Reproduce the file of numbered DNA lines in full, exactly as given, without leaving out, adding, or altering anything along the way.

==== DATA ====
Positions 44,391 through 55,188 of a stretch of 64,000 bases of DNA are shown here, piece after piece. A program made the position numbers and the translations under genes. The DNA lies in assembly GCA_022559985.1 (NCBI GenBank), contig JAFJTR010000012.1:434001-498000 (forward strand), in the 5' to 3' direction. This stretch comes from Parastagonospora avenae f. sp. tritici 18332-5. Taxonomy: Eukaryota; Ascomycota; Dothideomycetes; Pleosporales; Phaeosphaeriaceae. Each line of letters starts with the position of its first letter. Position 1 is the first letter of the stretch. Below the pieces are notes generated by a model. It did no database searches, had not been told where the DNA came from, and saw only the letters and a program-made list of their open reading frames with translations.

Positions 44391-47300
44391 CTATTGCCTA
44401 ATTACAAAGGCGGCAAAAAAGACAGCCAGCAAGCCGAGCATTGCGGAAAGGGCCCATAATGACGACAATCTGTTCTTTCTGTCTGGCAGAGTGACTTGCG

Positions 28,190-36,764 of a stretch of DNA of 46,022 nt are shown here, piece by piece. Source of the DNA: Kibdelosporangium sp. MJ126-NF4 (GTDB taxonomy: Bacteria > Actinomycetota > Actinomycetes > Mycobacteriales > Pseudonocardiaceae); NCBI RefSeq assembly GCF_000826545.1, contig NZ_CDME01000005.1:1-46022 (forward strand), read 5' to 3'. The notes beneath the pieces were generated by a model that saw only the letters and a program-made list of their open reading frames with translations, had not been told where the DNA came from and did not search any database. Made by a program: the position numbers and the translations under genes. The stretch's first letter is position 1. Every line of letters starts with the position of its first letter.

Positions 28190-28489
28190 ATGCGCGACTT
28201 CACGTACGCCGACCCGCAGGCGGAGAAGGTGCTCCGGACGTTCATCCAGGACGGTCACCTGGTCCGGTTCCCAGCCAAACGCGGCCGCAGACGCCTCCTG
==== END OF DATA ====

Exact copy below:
Positions 44,391 through 55,188 of a stretch of 64,000 bases of DNA are shown here, piece after piece. A program made the position numbers and the translations under genes. The DNA lies in assembly GCA_022559985.1 (NCBI GenBank), contig JAFJTR010000012.1:434001-498000 (forward strand), in the 5' to 3' direction. This stretch comes from Parastagonospora avenae f. sp. tritici 18332-5. Taxonomy: Eukaryota; Ascomycota; Dothideomycetes; Pleosporales; Phaeosphaeriaceae. Each line of letters starts with the position of its first letter. Position 1 is the first letter of the stretch. Below the pieces are notes generated by a model. It did no database searches, had not been told where the DNA came from, and saw only the letters and a program-made list of their open reading frames with translations.

Positions 44391-47300
44391 CTATTGCCTA
44401 ATTACAAAGGCGGCAAAAAAGACAGCCAGCAAGCCGAGCATTGCGGAAAGGGCCCATAATGACGACAATCTGTTCTTTCTGTCTGGCAGAGTGACTTGCG

Positions 28,190-36,764 of a stretch of DNA of 46,022 nt are shown here, piece by piece. Source of the DNA: Kibdelosporangium sp. MJ126-NF4 (GTDB taxonomy: Bacteria > Actinomycetota > Actinomycetes > Mycobacteriales > Pseudonocardiaceae); NCBI RefSeq assembly GCF_000826545.1, contig NZ_CDME01000005.1:1-46022 (forward strand), read 5' to 3'. The notes beneath the pieces were generated by a model that saw only the letters and a program-made list of their open reading frames with translations, had not been told where the DNA came from and did not search any database. Made by a program: the position numbers and the translations under genes. The stretch's first letter is position 1. Every line of letters starts with the position of its first letter.

Positions 28190-28489
28190 ATGCGCGACTT
28201 CACGTACGCCGACCCGCAGGCGGAGAAGGTGCTCCGGACGTTCATCCAGGACGGTCACCTGGTCCGGTTCCCAGCCAAACGCGGCCGCAGACGCCTCCTG